Oyster Bay Town Supervisor Joseph Saladino is shown on Tuesday,...

Oyster Bay Town Supervisor Joseph Saladino is shown on Tuesday, Jan. 24, 2017, in Oyster Bay. Credit: Howard Schnapp

Ever notice how too many Long Island municipalities rush, and with great fanfare, to close the barn door? But too often it’s after the horses escape.

Take the Town of Oyster Bay, which recently appointed a new five-member ethics board as part of what new Town Supervisor Joseph Saladino called “sweeping reforms” after a new ethics code was adopted last year.

“We have put together a team of the best ethics board . . . in the state of New York,” Saladino told Newsday — one that will review financial disclosure forms submitted by town officials, employees and contractors, along with handling complaints from the public.

Sounds reasonable, right? But let’s jump back to May 2015, when the town board hired a lawyer — for $50,000 a year — to review the ethics code for possible changes.

At that time, then-town attorney Leonard Genova, an ethics board member, said he was unaware of specific changes anyone wanted to make to the code, according to a Newsday report. The lawyer “may or may not want to make suggestions or recommendations,” Genova said. “We’ll be wholly open to that.”

The board decided to bring in an attorney after Massapequa resident Robert Ripp filed a complaint, seeking some determination as to whether work then-Planning Commissioner Frederick Ippolito did for town contractor Carlo Lizza & Sons Paving violated ethics rules. Genova, according to the Newsday report, said Ripp’s complaint was the first brought to the board in at least two decades — which would seem to imply that Oyster Bay ran a tight, clean operation.

Why then was it so hard for the public to suss out the true nature of town finances, which sent Oyster Bay’s bond rating to junk status? Or to suss out what really happened with a series of personal loans to a town contractor that federal prosecutors say were guaranteed by town taxpayers — in apparent violation, by the way, of state law?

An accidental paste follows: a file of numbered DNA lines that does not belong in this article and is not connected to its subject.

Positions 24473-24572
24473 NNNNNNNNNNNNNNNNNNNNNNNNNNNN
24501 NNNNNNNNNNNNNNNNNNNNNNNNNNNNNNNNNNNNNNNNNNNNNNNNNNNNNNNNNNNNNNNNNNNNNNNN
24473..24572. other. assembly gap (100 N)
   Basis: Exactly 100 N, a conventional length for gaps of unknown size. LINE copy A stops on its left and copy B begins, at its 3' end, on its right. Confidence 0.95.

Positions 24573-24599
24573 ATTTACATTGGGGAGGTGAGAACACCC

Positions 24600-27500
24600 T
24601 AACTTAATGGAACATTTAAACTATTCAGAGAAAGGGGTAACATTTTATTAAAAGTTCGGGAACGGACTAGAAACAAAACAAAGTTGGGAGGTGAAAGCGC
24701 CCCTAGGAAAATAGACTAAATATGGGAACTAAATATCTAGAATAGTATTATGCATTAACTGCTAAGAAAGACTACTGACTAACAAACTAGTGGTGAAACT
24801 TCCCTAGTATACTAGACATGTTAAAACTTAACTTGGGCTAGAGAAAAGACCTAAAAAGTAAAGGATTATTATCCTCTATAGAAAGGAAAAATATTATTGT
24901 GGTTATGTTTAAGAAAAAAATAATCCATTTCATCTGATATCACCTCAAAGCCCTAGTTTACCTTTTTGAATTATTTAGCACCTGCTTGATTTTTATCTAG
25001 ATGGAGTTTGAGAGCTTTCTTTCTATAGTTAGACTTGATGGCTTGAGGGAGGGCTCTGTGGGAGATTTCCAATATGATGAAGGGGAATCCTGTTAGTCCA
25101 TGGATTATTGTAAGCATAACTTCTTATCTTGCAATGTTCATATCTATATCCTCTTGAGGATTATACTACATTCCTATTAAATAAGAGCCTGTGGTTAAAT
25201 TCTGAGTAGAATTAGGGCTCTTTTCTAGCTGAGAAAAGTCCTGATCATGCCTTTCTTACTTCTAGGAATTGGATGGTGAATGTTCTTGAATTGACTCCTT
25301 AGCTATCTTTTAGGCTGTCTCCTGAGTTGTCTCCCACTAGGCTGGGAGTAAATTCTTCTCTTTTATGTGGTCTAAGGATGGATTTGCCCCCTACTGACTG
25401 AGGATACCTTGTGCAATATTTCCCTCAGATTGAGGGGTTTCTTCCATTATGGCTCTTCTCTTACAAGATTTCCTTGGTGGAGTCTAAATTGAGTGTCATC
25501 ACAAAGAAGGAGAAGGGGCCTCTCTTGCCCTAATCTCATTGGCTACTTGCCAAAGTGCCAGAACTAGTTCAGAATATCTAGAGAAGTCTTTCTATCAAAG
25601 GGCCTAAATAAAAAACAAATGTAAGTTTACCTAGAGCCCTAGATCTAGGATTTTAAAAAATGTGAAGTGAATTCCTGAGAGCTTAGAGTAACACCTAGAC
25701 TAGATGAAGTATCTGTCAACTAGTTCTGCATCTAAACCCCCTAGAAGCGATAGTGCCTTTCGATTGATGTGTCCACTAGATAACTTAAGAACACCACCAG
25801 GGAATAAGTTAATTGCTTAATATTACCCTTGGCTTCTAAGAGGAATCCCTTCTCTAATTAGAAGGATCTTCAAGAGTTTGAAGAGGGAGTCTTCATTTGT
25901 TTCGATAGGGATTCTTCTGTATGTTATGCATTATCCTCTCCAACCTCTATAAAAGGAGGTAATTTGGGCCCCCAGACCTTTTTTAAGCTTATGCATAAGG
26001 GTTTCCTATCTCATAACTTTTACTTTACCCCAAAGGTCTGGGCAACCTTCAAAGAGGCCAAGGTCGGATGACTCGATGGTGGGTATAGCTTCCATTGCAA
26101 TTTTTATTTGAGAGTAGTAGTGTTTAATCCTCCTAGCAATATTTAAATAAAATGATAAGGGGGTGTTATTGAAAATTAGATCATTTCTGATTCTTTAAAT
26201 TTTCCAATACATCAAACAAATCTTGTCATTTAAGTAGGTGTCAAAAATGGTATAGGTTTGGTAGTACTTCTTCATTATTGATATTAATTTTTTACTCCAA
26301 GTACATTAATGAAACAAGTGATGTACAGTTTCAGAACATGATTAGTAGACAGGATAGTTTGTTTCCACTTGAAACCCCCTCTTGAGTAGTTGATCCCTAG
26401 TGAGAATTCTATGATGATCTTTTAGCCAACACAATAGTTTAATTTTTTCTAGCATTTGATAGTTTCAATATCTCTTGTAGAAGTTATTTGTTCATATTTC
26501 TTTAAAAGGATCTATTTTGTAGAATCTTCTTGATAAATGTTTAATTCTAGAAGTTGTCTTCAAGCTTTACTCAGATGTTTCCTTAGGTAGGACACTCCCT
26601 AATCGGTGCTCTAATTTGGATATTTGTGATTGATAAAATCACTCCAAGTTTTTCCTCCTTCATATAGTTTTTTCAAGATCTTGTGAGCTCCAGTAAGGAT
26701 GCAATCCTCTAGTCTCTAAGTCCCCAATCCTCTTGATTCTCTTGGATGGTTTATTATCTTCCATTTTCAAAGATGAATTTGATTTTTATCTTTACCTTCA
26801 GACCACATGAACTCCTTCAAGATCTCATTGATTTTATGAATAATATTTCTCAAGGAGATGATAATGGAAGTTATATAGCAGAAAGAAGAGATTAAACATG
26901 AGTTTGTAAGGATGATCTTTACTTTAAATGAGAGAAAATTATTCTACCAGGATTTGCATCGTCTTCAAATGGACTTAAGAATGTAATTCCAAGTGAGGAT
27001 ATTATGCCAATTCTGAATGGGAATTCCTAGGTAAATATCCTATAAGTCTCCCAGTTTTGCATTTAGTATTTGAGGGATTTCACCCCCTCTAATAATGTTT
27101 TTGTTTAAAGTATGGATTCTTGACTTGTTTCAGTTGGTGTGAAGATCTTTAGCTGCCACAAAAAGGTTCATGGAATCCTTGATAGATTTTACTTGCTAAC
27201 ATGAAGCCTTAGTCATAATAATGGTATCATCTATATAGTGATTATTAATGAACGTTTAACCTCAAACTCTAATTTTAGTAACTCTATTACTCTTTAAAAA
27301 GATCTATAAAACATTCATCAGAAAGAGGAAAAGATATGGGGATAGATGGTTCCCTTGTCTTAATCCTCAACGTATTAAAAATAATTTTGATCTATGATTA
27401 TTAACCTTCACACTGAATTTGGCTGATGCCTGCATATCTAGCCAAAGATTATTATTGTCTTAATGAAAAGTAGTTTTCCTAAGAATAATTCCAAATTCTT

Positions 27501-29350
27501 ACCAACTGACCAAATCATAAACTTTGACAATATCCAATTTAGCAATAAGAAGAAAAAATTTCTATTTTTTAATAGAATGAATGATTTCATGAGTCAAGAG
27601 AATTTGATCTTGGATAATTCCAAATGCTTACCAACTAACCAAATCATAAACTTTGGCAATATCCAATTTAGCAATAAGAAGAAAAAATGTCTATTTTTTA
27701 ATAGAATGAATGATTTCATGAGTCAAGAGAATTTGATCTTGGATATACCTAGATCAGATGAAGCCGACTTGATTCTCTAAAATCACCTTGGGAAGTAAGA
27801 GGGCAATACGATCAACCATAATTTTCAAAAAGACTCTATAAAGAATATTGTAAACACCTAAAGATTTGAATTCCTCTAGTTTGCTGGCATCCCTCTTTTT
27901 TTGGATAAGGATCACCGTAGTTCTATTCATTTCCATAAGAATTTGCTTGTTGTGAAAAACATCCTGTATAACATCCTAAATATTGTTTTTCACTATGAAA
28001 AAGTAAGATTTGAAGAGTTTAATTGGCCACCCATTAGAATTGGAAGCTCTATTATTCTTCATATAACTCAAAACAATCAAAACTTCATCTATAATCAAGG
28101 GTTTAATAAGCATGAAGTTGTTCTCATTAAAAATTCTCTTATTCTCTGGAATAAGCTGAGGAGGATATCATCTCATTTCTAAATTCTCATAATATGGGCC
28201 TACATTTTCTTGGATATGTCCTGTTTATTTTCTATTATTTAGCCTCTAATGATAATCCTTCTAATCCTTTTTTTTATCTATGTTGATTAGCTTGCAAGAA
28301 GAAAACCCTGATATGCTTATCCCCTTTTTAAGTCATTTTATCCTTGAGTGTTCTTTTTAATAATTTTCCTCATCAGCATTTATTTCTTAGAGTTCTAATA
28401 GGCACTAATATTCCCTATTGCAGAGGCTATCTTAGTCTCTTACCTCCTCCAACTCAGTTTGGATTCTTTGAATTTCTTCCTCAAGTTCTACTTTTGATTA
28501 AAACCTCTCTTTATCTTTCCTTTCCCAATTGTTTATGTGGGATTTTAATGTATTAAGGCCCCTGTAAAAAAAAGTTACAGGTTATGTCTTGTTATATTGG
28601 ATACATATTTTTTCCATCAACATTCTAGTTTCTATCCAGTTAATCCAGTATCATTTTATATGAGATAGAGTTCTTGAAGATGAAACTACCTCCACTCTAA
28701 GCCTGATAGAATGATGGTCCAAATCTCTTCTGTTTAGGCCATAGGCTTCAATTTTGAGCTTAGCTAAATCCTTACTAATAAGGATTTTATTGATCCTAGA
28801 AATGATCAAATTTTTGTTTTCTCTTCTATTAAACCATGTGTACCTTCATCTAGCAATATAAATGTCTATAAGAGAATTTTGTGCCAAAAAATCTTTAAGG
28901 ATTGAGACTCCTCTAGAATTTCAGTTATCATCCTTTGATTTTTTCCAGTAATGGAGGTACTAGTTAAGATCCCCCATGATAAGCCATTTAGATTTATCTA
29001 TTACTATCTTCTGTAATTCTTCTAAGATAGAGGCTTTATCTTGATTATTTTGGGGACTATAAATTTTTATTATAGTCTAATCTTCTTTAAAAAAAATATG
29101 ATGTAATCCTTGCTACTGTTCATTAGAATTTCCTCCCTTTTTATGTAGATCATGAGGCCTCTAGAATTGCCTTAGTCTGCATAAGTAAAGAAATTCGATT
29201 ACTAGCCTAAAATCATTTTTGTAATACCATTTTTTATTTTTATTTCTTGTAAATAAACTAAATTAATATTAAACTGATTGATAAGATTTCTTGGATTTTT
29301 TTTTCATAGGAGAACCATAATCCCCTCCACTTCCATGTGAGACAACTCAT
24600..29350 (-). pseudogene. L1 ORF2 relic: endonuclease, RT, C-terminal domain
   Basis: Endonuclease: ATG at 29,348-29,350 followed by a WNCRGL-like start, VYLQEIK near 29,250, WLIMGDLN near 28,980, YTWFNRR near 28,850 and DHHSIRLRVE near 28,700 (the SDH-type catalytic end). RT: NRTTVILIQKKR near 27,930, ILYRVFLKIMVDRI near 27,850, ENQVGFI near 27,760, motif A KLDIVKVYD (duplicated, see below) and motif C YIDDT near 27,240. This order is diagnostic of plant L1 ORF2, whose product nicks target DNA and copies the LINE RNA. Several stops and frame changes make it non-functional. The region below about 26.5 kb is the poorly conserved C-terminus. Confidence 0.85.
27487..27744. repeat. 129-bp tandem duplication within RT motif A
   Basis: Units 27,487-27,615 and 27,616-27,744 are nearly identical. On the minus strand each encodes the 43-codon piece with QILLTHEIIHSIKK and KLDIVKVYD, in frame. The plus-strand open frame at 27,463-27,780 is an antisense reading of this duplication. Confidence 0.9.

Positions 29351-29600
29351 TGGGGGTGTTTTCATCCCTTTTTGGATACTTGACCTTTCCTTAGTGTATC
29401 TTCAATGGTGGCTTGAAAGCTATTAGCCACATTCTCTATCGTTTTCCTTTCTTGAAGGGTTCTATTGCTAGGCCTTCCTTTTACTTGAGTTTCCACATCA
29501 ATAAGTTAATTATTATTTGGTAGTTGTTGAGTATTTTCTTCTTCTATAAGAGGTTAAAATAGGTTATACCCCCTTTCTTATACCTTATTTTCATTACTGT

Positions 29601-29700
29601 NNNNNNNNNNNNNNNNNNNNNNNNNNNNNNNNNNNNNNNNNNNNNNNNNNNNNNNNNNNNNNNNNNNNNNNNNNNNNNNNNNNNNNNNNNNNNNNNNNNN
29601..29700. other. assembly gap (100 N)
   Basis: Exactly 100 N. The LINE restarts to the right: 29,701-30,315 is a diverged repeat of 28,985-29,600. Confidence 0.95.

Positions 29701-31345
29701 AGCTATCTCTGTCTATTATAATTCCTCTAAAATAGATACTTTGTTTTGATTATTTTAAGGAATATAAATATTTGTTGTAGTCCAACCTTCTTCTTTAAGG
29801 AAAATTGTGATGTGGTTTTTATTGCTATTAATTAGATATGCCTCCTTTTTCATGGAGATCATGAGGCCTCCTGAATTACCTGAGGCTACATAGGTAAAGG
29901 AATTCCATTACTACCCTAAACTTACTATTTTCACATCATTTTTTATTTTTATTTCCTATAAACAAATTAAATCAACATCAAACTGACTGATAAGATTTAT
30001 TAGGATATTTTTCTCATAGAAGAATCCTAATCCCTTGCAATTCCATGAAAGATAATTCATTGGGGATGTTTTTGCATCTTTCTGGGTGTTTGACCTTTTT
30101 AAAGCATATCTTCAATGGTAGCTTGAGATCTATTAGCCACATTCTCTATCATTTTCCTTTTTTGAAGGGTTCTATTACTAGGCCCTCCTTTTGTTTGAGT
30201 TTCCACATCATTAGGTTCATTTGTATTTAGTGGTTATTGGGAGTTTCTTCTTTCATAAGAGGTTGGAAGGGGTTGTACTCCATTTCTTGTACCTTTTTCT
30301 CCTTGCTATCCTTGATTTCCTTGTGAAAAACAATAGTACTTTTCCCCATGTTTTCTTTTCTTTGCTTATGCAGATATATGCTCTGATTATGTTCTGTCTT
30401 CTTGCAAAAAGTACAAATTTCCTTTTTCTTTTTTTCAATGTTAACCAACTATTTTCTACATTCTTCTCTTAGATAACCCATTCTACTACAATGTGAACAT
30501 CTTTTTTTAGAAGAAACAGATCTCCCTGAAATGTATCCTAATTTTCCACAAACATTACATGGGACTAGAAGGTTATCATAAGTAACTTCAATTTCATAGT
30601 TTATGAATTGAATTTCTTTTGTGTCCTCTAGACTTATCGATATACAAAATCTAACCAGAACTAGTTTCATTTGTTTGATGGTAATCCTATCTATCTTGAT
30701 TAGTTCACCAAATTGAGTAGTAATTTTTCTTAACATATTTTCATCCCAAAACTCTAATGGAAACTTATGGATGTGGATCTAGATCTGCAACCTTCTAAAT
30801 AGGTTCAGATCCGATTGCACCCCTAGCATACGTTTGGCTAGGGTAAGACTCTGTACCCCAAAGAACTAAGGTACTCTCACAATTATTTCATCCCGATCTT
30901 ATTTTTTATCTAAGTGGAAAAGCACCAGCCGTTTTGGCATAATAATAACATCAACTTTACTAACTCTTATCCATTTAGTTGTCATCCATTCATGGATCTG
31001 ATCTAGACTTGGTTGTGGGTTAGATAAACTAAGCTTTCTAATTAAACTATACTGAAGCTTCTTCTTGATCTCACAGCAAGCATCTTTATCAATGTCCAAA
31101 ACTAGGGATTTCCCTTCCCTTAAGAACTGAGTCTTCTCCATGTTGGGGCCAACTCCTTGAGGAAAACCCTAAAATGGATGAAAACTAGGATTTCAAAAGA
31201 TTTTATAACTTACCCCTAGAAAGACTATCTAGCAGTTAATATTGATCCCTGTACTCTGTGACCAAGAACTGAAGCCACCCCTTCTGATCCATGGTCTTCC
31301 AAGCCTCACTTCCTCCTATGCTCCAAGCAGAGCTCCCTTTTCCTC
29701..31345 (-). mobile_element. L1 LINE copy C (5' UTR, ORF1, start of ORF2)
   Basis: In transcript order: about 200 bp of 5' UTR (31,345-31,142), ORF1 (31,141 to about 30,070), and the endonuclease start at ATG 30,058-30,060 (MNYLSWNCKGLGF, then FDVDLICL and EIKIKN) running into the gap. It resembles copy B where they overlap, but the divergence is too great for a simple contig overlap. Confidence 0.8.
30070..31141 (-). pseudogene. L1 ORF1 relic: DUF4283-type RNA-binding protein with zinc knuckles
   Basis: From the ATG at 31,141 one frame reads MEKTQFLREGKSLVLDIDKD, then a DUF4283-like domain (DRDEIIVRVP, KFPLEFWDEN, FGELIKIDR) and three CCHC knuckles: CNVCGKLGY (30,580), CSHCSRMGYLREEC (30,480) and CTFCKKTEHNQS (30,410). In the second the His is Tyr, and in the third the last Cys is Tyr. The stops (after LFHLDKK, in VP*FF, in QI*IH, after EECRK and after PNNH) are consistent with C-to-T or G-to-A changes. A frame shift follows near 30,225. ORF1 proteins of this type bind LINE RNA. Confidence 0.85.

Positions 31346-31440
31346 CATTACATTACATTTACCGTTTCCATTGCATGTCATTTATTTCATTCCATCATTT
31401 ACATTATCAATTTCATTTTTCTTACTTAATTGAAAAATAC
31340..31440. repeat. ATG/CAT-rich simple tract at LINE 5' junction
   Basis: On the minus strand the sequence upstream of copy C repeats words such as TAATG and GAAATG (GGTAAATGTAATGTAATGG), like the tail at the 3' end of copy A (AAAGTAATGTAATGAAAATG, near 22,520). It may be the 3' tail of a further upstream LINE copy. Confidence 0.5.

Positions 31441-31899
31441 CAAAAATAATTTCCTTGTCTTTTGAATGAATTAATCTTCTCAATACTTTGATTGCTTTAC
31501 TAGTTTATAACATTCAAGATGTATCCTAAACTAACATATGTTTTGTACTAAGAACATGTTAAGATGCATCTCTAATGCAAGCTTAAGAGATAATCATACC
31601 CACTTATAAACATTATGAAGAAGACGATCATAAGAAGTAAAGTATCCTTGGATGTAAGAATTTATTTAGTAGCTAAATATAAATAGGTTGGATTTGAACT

Genova resigned in January; Saladino gained his post after former supervisor John Venditto, who has pleaded not guilty to federal corruption-related charges, resigned in January as well. That was one year after Ippolito pleaded guilty to federal income-tax evasion charges for failing to report $2 million in consulting fees he’d received from Carlo Lizza & Sons Paving, where he’d worked until joining the town in 2009, and from the Lizza Family Trust.

U.S. District Court Judge Leonard D. Wexler, who handled the case, at one point declared that “something is rotten in Oyster Bay” — and yet the ethics board received no complaints for two decades?

But Oyster Bay isn’t the only municipality working to shutter and strengthen the ethics barn door. Huntington made changes in 2015; and last week, North Hempstead’s town board voted unanimously to reform its code, and adopt an anti-nepotism policy. North Hempstead moved — it bears noting — only after Newsday investigations about overtime in the town highway department and the tax woes of former town Democratic Party Leader Gerard Terry, who has been indicted on state and federal income tax-related charges.

And then there’s Suffolk, where the administration of County Executive Steve Bellone violated county nepotism law by failing to have lawmakers approve a promotion for Legis. Thomas Barraga’s daughter — before promoting her to a $150,540-a-year job as a bureau chief in the county attorney’s office.

Well, as it turns out, there wasn’t one promotion. There were three. And last week, a legislative committee, with two abstentions, approved a bill to retroactively make things right.

That measure — clippity clop, clippity clop — is slated to go before the full legislature for a vote today.